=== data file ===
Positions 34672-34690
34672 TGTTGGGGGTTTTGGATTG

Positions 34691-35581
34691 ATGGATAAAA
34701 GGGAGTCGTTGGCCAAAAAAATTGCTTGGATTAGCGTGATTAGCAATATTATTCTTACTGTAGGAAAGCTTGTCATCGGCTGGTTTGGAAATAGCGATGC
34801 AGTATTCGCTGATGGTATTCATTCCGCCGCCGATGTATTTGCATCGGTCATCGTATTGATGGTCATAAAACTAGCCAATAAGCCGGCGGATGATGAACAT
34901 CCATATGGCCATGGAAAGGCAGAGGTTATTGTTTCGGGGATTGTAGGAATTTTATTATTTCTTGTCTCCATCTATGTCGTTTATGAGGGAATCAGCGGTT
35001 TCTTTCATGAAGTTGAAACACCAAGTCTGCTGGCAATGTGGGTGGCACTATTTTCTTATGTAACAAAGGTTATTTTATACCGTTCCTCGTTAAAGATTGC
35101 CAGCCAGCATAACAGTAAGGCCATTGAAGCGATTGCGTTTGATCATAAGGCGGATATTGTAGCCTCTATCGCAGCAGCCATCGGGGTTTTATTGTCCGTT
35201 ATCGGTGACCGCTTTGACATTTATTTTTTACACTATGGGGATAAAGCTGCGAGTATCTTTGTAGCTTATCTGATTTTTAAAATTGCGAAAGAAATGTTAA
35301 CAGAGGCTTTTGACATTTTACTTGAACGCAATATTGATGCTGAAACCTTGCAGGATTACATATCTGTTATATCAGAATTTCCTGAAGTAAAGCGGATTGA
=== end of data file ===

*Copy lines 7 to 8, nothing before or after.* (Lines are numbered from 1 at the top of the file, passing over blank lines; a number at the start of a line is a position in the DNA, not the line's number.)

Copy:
34901 CCATATGGCCATGGAAAGGCAGAGGTTATTGTTTCGGGGATTGTAGGAATTTTATTATTTCTTGTCTCCATCTATGTCGTTTATGAGGGAATCAGCGGTT
35001 TCTTTCATGAAGTTGAAACACCAAGTCTGCTGGCAATGTGGGTGGCACTATTTTCTTATGTAACAAAGGTTATTTTATACCGTTCCTCGTTAAAGATTGC